Long hours, a stressful work environment, a closeness to life and death that few other professional people will ever experience – there is simply no denying that burnout among medical professionals is a continual issue and probably always will be. Furthermore, it isn’t just the doctors either. The efficient running of any healthcare institution relies on a range of distinct roles, all of which need to be operating at full capacity and all of which are vital to a medical institution’s ability to help its patients.
One positive side-effect of this situation though is that, with burnout so common within the community of medical professionals, there has been a wealth of wisdom built up over the years regarding how to deal with it. If you feel like you are at the end of your tether with your medical job, then you should take comfort from the fact that you are neither alone nor are you the first to be in this situation.
How to Recognize Burnout
Nevertheless, a particularly tricky issue when it comes to burnout is recognizing it in the first place. When the work is going well, you might think that how you are feeling is simply normal. But just because you are continually able to fulfill your duties does not mean you are not adversely affecting your own health.
There is currently a competitive talent market when it comes to medical roles. Health Jobs, a healthcare jobs recruitment service, says that one of the reasons for this is the current state of the job market. They also say that things never change – medical jobs are hard, and only the best recruits can fill them (and part of being a good recruit is learning how to manage burnout). This proves that you should be constantly on the lookout for signs of burnout in yourself. How can you recognize it, though?
The important thing to remember is that burnout has a mental and physical component. Being constantly exhausted, sleeping badly, or feeling like you have little time for other areas of your life are definitely signs, but so too is a feeling of despair, worthlessness, and a sense that you are not living up to the demands of your job – even when you are. Accordingly, you should bear in mind these symptoms and keep an eye out for them.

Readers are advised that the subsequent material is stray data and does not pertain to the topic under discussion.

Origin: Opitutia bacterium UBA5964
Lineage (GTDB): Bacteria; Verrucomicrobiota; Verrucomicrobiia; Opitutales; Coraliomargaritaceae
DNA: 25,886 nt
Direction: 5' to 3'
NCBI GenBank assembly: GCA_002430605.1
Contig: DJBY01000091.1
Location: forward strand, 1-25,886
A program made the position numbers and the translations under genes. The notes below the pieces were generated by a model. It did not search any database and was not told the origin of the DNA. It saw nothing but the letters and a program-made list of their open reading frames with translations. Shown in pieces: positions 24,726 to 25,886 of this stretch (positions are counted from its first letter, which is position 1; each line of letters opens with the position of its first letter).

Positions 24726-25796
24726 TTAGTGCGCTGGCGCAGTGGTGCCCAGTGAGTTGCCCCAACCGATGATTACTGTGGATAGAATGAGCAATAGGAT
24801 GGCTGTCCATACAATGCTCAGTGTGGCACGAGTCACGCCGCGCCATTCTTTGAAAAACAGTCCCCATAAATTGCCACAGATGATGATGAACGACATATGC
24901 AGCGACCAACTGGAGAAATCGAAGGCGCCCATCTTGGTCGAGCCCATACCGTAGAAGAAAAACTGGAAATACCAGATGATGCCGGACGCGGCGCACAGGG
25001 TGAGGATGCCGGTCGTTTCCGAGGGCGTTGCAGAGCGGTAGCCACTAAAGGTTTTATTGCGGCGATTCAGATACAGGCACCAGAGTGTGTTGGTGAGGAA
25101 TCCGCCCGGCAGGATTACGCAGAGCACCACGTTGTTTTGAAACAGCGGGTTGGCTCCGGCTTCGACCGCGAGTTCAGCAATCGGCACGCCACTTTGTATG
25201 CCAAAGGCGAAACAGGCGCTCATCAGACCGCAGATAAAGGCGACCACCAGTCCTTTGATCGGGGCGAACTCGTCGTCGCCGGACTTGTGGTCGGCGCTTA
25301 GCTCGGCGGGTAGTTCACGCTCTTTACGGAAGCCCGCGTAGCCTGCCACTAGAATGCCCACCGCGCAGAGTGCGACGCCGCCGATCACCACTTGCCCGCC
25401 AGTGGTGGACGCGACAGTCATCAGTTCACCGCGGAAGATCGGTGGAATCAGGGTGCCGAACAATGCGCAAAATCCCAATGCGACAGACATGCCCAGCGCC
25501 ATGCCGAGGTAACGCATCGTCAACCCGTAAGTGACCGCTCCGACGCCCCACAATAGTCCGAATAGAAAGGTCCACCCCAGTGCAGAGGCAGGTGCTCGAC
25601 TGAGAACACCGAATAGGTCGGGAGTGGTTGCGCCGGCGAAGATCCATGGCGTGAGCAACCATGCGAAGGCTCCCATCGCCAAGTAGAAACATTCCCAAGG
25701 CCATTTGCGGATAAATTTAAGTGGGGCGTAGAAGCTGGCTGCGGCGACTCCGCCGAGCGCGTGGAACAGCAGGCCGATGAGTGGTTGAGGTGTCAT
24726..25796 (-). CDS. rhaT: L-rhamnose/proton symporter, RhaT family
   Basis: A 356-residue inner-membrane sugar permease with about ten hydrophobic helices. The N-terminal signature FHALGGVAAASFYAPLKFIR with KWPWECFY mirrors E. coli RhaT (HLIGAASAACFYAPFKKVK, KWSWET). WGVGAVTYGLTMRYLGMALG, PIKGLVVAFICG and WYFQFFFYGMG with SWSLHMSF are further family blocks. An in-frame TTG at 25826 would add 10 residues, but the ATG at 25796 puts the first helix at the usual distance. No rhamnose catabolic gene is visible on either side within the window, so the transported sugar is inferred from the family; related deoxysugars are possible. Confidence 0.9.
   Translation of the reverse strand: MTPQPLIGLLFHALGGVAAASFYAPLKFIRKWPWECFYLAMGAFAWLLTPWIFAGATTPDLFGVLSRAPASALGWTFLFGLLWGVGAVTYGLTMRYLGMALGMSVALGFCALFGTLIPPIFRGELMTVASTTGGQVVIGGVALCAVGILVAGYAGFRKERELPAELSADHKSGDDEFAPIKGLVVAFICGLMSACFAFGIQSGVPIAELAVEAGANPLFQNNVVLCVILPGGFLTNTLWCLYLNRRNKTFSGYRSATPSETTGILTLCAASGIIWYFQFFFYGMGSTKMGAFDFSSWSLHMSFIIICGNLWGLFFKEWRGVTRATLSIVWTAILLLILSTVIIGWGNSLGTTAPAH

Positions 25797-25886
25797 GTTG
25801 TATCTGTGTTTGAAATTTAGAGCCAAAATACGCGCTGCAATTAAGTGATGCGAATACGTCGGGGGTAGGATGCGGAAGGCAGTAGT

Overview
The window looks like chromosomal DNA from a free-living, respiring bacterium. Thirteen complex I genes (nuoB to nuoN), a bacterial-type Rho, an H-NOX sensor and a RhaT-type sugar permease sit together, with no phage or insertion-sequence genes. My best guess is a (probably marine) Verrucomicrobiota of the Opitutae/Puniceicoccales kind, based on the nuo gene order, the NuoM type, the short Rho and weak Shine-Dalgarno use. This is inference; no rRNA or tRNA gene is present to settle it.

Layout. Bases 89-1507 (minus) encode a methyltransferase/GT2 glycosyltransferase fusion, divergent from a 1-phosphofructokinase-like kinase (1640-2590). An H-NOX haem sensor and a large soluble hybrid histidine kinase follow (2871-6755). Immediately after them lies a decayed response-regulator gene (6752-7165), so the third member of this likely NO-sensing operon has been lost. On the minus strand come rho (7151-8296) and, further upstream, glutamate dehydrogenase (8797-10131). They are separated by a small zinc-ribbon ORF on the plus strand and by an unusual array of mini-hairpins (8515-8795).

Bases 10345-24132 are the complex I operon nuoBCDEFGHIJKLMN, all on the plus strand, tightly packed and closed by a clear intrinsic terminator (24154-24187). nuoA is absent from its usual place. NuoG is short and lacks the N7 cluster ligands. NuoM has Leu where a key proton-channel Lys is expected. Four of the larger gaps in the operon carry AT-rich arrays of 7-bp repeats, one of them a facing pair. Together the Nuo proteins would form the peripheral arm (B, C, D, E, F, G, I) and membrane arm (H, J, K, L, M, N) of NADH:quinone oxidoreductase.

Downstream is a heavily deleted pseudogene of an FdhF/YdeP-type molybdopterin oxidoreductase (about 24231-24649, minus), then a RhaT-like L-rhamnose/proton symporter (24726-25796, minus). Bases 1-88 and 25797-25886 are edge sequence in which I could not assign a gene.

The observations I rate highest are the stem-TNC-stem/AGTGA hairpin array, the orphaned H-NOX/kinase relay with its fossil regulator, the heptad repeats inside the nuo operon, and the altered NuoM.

Tips for Mitigating Burnout
Once you have recognized burnout in yourself, follow these tips to do something about it:
Respect Your Biorhythms
The human body has different biorhythms, all of which regulate things like eating and sleep. To take just those two examples, try to do these at the same time every day and ensure that, when you are doing them, you are not working or worrying about work.
Give Yourself Time to Heal
Once you start doing something about burnout, your body will take some time to adjust and for you to feel better. Start giving yourself more time for rest and relaxation but don’t expect those first resting sessions to be blissfully recuperative.
Break Your Patterns
One of the reasons why it takes time to heal from burnout is that patterns are hard to break, and you will feel uncomfortable breaking them at first. If you resolve to stop evening work earlier, for example, then accept that it will feel odd and that you might even feel guilty at first. This will pass in time.
The most insidious thing about burnout is that it very often goes unnoticed. If you know what to look out for though, you can even recognize it in its early stages. It is then the time to make a change.